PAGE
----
Class AAAA blog: Championship Preview
The 2019 state championships will take place this Friday at the Macon Centreplex. The Spalding and Carver-Columbus girls will tipoff at 11 a.m. and the Americus-Sumter and Carver-Columbus boys will tipoff at 1 p.m. Here is a look at all four of this year’s Class AAAA state finalists.
The Spalding girls’ run to its first-ever state championship last season featured a brand of defense that has appeared to be even more effective this season as the program aims to complete its bid for back-to-back titles. The Jags limited opponents to just 49.2 points per game during last year’s title run. This year, the program has held its four playoff opponents to a combined 31.25 ppg. After defeating Thomson 57-40 in the first round, Spalding jumped out to a 20-3 lead on Hardaway and closed out a 61-27 victory in the Sweet 16. Spalding matched up with Marist in the quarterfinals and held the War Eagles to just four points in the final quarter to leave with a 36-30 victory. In the semifinals, Spalding led Luella 23-22 at the half, but outscored the Lions 27-6 in the second half to score a 50-28 victory.
“I am blessed with athletic girls who are quick and fast,” said coach Tykira Gilbert. “I use that to my advantage on the defensive end teaching the defensive principles that I grew up on. The girls bought into it. I’ve been preaching defense since I’ve been there and it finally settled in. That is our M.O., defense.
Junior Corriana Evans supplies Spalding with a reliable scoring threat and she led the Jags with a game-high 17 points in the semifinals. Aniaya Jester finished with 13 points, Kierstyn Milner added seven points and Kayla Milner finished with six. Jester paced Spalding with 23 points in the first round win over Thomson. It was Evans that came up clutch on the championship stage a year ago, leading the way with 19 points and 17 rebounds as Spalding defeated Henry County 58-46.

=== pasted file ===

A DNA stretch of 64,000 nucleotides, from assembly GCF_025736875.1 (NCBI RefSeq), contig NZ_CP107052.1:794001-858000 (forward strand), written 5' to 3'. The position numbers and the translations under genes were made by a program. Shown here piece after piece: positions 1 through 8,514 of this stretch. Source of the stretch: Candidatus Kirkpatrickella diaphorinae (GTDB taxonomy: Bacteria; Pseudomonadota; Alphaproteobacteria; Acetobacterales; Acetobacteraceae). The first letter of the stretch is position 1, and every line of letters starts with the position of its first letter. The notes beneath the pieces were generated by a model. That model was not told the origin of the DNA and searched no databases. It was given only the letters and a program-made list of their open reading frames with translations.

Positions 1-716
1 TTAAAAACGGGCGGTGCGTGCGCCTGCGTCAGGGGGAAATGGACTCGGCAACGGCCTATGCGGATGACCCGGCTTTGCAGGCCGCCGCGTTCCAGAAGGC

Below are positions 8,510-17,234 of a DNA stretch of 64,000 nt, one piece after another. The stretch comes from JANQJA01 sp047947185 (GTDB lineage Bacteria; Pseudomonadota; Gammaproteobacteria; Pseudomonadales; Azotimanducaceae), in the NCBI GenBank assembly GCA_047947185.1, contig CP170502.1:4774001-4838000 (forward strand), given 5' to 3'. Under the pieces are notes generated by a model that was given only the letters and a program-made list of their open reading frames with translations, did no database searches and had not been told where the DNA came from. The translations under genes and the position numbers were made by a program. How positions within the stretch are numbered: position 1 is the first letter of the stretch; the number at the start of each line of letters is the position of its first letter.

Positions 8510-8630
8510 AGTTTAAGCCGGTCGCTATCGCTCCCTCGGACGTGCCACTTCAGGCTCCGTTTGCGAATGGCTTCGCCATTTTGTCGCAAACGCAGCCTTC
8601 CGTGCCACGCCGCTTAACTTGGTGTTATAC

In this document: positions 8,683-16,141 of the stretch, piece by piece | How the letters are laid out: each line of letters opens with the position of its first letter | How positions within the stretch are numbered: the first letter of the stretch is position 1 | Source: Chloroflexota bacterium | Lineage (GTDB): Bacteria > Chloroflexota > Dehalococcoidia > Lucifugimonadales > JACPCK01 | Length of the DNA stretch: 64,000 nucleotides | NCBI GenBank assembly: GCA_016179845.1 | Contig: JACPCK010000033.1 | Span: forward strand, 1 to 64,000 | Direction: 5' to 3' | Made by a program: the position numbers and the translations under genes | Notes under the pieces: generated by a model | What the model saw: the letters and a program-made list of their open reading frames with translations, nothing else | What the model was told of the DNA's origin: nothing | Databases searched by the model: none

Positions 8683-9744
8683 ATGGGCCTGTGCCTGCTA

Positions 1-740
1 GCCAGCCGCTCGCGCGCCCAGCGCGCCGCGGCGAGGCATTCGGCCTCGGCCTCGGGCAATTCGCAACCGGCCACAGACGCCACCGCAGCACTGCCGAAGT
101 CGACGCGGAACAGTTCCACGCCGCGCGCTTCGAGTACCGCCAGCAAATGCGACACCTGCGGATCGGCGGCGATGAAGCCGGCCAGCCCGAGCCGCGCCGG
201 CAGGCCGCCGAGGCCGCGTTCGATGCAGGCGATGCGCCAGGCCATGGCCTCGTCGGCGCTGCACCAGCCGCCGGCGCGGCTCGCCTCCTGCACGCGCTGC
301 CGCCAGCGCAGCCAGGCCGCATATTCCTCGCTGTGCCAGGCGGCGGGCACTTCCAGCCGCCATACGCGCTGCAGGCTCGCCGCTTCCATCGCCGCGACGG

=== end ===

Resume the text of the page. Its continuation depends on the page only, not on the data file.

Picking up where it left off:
The Carver-Columbus girls are 31-0 features an offense that is averaging 74.3 points per game this season. This gives the Tigers an interesting showdown with a defensive-minded Spalding team hasn’t allowed a single opponent to eclipse the 60-point mark this year. Carver-Columbus gets the bulk of its offensive production from four-star junior forward Olivia Cochran. The prized prospect is as effective scoring points as she is rebounding and defending with her 6-foot-3 frame. Cochran opened the playoffs with a 24-point performance against Druid Hills that put her over the 1,500 career point mark. Cochran led the way with 21 points in the quarterfinals as Carver-Columbus cruised past Heritage-Catoosa 71-43. Carver-Columbus next faced a dangerous Flowery Branch team in the semifinals. Flowery Branch was able to stay in striking distance for much of the game, but Carver-Columbus was too much for the Falcons and left Fort Valley with a 74-70 victory. Olivia Cochran led with 29 points, Kionna Gaines contributed 19 points, Ja-Nya Love-Hill scored 12 and Jailyn Shaw added 10. Despite the balanced offensive production shown by the undefeated Tigers in their semifinal victory, head coach Anson Hundley noticed many areas of improvement that the will look to clean up before facing Spalding in the finals.